The doctrine of emblements might also support a tenant who leaves mature crops at the end of the lease if there is a good excuse for not having completed harvest. Unusual weather or a tenant disability may be examples of sufficient alibis.

Another legal doctrine, unjust enrichment, might favor a tenant. This doctrine is based on the premise that one party should not benefit at the expense of another.

Should a landlord obtain a lien? A landlord may want to obtain a lien or security interest in a tenant's crops. Many feel that in case of a tenant's financial stress, and perhaps bankruptcy, a landlord with a share lease has a clear right to his or her portion of the crop as opposed to other creditors who may have a security interest in a tenant's crops.

It seems logical that a tenant's creditor should not be able to take a security interest (lien) in a landlord's crop share without his or her permission. However, in common law, a tenant owns the entire crop until it comes out of the field even for a share lease.

The best strategy may be for a landlord to obtain a Uniform Commercial Code (UCC) security interest in the crop to be grown on his or her land as a condition of the cash rental arrangement. In Indiana, since December 1986, there is a requirement to give the potential buyers of a tenant's crop notice of a UCC lien. This notice should insure a joint check for crop proceeds - to the tenant, and all creditors who have given notice of a lien in the crop. [Note, UCC liens require several steps to be effective.]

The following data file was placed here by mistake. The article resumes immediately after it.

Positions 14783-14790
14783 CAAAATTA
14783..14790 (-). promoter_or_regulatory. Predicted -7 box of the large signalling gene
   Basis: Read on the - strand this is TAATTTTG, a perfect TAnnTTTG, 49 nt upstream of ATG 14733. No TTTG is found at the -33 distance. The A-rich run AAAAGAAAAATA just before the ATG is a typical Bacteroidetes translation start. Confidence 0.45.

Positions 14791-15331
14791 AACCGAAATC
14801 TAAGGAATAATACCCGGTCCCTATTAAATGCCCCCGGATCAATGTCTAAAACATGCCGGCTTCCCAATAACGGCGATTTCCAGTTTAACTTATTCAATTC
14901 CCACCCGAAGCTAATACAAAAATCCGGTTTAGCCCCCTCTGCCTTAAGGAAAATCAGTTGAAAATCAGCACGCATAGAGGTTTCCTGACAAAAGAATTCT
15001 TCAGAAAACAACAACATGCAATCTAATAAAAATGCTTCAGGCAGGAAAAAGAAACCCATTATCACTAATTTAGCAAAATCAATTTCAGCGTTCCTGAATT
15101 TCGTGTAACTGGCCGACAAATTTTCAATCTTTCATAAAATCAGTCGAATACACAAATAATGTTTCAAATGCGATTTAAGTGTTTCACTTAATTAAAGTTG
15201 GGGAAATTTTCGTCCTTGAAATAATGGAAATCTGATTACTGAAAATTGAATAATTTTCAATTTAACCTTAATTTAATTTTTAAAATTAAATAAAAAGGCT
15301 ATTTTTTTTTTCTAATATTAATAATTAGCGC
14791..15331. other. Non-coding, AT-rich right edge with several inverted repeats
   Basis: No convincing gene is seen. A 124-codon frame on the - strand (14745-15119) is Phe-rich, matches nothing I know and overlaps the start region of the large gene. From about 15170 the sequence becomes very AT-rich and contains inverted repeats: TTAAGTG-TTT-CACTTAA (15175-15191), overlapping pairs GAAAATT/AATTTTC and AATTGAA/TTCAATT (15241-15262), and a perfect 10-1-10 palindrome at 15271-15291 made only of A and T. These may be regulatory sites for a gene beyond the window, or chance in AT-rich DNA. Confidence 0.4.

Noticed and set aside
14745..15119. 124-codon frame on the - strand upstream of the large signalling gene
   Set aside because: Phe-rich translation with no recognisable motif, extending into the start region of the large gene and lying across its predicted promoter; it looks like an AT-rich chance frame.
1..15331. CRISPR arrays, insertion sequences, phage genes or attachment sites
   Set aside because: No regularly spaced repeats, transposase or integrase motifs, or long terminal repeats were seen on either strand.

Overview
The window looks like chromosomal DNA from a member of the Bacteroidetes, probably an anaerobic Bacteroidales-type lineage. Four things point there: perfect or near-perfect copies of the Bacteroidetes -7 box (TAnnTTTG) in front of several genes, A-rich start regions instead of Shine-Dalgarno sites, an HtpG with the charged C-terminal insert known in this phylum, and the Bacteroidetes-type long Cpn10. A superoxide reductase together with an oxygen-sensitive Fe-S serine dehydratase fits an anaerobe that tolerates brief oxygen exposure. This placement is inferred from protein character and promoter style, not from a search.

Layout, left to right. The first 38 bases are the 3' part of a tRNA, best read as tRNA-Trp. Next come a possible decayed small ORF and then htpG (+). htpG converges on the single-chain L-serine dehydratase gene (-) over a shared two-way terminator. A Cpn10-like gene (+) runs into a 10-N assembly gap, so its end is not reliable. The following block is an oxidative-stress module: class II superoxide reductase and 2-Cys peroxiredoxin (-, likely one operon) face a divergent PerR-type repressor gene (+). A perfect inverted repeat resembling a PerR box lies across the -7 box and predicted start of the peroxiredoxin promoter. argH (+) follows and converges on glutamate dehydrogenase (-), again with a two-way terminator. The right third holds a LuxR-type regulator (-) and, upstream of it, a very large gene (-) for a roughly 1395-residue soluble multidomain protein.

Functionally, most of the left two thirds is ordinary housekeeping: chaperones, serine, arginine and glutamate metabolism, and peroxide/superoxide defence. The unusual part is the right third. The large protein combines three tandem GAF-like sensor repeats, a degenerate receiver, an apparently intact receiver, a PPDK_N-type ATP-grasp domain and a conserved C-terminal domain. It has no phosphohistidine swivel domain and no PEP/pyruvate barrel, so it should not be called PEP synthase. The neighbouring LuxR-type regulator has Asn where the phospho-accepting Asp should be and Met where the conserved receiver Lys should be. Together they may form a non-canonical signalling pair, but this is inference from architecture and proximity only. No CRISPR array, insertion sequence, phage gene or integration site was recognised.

If a tenant has other creditors with a lien in the crop to be grown on a landlord's land, a landlord may ask a tenant's other creditor(s) to subrogate to a landlord's interest.

A landlord might require advance payment of the entire cash rent. Alternatively, he or she may require a letter of credit (which guarantees payment of the rent) from a tenant's banker or other primary lender when the above alternatives are not practical or do not provide sufficient assurances. Lastly, when a landlord in Indiana expects his or her rent is in jeopardy, he or she may obtain a statutory landlord's lien.